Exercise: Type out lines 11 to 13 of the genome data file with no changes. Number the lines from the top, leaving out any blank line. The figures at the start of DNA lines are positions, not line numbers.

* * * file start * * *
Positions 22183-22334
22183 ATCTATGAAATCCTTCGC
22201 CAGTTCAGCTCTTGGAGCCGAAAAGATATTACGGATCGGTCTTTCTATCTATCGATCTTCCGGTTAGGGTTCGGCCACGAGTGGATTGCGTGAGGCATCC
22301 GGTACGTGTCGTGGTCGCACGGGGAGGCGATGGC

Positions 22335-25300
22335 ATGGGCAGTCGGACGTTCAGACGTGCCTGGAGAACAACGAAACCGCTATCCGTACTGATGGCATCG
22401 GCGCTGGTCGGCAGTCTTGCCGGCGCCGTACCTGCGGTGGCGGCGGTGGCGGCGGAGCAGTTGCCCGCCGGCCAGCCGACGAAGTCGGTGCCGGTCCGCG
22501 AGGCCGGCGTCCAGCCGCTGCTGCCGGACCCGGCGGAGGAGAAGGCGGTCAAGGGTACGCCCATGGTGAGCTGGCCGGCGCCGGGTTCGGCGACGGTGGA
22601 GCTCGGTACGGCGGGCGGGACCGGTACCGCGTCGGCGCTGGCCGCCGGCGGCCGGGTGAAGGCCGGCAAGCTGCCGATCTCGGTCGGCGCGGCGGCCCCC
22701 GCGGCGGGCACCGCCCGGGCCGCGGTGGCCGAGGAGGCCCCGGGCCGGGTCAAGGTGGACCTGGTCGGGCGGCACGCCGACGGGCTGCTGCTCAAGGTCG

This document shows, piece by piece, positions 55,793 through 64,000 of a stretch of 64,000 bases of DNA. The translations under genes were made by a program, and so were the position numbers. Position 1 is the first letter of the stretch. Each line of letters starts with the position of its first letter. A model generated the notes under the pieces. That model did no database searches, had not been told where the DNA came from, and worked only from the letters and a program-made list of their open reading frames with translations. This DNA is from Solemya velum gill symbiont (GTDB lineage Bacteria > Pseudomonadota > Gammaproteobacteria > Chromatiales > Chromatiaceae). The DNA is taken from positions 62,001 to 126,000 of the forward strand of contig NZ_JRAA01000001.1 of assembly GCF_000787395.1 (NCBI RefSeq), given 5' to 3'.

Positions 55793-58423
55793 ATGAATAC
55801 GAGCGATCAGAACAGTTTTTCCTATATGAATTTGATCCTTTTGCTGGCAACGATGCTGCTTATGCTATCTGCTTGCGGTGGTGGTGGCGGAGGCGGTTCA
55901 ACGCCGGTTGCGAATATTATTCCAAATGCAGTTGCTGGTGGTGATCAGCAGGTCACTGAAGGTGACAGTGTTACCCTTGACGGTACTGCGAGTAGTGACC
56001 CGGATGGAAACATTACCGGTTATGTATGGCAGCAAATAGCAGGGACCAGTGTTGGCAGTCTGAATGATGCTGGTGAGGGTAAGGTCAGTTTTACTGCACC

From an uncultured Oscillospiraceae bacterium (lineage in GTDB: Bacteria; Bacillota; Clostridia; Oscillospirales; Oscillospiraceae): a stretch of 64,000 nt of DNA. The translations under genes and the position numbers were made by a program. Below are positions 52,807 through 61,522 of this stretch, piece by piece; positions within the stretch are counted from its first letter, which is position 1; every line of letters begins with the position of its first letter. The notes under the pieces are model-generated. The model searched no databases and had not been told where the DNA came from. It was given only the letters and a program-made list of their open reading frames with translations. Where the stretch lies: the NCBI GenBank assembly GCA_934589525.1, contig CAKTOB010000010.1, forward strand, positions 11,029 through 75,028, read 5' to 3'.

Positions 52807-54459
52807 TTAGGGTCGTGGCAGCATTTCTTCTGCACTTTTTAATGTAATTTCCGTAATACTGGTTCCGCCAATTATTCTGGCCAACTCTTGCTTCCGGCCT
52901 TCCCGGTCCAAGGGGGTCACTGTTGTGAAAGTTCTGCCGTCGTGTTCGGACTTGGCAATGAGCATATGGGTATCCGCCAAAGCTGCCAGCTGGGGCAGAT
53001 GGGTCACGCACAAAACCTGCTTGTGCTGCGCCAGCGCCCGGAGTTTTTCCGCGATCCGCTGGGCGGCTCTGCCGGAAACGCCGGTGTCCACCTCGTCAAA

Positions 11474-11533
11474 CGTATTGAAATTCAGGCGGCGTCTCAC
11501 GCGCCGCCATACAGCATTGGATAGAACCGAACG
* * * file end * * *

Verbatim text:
This document shows, piece by piece, positions 55,793 through 64,000 of a stretch of 64,000 bases of DNA. The translations under genes were made by a program, and so were the position numbers. Position 1 is the first letter of the stretch. Each line of letters starts with the position of its first letter. A model generated the notes under the pieces. That model did no database searches, had not been told where the DNA came from, and worked only from the letters and a program-made list of their open reading frames with translations. This DNA is from Solemya velum gill symbiont (GTDB lineage Bacteria > Pseudomonadota > Gammaproteobacteria > Chromatiales > Chromatiaceae). The DNA is taken from positions 62,001 to 126,000 of the forward strand of contig NZ_JRAA01000001.1 of assembly GCF_000787395.1 (NCBI RefSeq), given 5' to 3'.

Positions 55793-58423
55793 ATGAATAC